…at my feet. Alongside a ghostly remnant of last summer…tiny flowers lean in towards a star ninety-three million miles above.
Walking through the woods yesterday…I spotted these half-buried rocks. They reminded me of the stone walls made by the Incas in Peru. The Waxhaw Indians, for whom this area of the Piedmont was named, were long gone before Europeans arrived on the scene in the 18th century. Perhaps, I’d stumbled upon some ancient remains of a lost civilization…within walking distance of my front door?
Careers in the field of alternative history have been built on less evidence. More likely, a natural occurrence of a rectilinear fractured rock. Although…I feel another walk coming on soon…perhaps with a shovel?
There’s a gauzy, lace-like curtain in the window of my living room. The flowers that are woven into the curtain…while beautiful in and of themselves…obstruct the real view that lies behind the curtain. This morning, I was thinking how they’re a lot like our concepts and constructs of who…or what…we think God is. Some parts of the curtain are almost…but not quite…transparent, and offer a glimpse of the real world beyond. Other parts of the curtain…the interesting bits…like the lacy flowers and leafy vines, are quite opaque, and draw my attention from what lies on the other side.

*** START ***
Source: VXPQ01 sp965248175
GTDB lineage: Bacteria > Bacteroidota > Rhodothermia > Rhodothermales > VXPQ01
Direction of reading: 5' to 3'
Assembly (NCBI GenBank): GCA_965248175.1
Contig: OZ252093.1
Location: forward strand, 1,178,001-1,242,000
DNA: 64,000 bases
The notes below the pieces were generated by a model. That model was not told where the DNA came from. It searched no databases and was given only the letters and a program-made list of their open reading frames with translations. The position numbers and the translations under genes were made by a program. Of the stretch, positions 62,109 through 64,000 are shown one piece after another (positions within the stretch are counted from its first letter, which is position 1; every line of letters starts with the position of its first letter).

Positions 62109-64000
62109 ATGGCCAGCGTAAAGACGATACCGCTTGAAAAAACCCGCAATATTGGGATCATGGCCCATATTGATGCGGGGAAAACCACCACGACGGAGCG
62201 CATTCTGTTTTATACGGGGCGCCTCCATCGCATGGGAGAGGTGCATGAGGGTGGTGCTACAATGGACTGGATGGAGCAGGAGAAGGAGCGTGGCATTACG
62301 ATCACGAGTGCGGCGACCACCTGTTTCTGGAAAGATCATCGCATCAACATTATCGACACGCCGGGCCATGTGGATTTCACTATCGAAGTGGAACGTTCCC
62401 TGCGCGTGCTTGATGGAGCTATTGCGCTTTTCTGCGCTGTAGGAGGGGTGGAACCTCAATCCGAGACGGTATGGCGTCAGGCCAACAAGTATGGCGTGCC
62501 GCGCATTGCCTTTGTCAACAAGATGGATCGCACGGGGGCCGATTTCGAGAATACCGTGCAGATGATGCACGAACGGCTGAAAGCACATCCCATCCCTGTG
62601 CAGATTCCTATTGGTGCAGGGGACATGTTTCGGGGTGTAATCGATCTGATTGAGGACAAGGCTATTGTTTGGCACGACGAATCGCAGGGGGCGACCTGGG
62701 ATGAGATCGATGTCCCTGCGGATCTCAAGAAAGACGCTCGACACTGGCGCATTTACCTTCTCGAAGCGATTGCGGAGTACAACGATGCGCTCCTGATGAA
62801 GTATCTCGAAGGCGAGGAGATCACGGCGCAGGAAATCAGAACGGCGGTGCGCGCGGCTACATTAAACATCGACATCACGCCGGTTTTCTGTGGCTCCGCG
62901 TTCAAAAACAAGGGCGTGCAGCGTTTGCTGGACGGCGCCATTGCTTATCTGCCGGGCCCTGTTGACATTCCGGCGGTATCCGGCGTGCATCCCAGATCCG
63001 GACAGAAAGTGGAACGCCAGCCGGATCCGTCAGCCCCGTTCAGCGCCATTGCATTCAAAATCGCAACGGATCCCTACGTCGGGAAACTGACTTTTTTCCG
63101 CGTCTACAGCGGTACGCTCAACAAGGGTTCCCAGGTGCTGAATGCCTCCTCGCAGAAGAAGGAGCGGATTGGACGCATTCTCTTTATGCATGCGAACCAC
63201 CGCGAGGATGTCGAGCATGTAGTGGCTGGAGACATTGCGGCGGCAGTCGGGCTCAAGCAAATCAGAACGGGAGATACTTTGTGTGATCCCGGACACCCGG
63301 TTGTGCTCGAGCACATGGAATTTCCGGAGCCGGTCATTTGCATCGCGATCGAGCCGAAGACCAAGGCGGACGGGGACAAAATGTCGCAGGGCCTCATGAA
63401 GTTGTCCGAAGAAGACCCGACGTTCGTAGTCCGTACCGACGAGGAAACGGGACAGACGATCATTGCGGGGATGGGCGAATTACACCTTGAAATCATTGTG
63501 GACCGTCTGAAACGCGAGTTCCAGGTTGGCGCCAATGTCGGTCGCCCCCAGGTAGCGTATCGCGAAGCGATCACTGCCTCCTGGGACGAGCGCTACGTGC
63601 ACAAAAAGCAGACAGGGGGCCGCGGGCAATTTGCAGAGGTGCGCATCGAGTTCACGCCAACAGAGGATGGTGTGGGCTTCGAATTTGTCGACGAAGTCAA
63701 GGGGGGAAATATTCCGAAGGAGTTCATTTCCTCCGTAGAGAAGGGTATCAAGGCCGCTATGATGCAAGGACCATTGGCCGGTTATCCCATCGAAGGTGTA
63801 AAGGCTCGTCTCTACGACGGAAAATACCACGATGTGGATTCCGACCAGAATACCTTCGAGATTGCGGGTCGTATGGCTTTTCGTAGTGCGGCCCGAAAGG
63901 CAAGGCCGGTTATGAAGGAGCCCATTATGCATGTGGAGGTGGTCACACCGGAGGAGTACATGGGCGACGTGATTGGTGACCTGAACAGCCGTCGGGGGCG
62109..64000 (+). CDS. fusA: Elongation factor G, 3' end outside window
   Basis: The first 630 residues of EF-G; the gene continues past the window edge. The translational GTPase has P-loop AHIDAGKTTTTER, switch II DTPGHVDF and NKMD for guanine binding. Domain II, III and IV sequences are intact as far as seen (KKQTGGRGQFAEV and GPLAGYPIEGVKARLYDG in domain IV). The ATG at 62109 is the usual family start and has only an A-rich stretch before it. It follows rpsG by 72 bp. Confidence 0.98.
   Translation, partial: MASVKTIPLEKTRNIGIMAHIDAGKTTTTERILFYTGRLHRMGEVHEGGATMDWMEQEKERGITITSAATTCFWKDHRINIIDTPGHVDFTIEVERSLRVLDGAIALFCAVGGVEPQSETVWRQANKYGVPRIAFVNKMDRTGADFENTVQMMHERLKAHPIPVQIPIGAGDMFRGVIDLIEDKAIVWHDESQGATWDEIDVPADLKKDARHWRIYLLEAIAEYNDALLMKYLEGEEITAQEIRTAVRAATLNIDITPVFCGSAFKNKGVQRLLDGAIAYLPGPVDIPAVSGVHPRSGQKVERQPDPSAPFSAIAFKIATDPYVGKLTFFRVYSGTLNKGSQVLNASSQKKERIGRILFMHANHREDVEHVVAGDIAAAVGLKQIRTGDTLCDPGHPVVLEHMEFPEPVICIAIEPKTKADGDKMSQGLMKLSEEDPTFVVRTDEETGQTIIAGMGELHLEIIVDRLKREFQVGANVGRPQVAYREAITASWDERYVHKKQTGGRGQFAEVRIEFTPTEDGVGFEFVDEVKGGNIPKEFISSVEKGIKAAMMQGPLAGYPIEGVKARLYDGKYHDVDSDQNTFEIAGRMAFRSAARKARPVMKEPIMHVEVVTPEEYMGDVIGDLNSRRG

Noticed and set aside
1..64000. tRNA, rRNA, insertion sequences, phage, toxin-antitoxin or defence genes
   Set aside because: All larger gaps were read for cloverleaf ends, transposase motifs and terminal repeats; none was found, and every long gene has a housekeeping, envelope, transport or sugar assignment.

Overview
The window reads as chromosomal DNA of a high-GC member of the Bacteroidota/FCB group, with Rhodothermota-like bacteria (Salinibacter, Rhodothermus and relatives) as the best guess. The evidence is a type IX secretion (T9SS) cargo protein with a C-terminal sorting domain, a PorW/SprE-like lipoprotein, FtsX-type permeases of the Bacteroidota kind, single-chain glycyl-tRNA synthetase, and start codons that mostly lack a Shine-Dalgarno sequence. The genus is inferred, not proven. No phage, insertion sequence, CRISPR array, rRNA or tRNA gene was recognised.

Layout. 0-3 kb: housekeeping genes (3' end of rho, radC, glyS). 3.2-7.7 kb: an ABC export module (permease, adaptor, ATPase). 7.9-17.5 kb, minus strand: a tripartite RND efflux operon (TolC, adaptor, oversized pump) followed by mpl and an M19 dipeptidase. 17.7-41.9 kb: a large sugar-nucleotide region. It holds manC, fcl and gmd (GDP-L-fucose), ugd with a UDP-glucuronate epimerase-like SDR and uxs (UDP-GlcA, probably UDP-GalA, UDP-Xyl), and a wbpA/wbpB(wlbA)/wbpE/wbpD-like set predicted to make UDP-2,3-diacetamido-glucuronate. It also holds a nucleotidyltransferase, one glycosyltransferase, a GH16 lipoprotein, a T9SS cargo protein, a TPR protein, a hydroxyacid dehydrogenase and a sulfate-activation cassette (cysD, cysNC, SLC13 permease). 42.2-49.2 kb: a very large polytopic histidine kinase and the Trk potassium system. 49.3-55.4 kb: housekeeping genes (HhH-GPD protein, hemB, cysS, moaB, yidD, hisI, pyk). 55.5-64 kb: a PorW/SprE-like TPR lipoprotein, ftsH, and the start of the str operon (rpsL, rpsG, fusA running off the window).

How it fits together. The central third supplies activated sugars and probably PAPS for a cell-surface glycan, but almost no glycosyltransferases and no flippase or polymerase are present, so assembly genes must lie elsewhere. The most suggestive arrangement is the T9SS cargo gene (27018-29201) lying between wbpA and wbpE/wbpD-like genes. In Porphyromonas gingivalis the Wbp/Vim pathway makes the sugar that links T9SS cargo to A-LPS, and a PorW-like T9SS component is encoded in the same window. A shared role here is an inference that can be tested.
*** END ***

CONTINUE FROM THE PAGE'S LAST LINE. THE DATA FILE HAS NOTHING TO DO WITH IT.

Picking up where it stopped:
Sometimes…I like to gaze at the world outside my window through the closed curtain. It hides all the perceived imperfections and rough edges, imparting a soft and comforting warm glow to a world that, at times, can seem anything but completely benign. But at other times, when I’m feeling brave…I’ll draw open the curtains, tying them back on each side of the window with little corded loops…beholding the sometimes overwhelming beauty of an especially fine morning.
Can we know God in this life? How do we go about knowing? Are we gazing at the little flowers and vines on the curtain…because they’re easier to apprehend and understand…our grand systems of thoughts and concepts that hold our attention, while the truth…the only truth…lies waiting in silence behind those wispy patterns that so intrigue us?
In one of his poems, Rilke encourages us to, “Be inspired by the flame where everything shines as it disappears.” He goes on to say that, “Every happiness is the child of a separation it did not think it could survive.”
All good things come to an end…whether we like it or not. How we face the change though…and what lies beyond that point of inflection in our lives, determines the quality of the remainder of our journey. A fire that doesn’t sputter out…but one that blazes and consumes…leaving not one thing undone.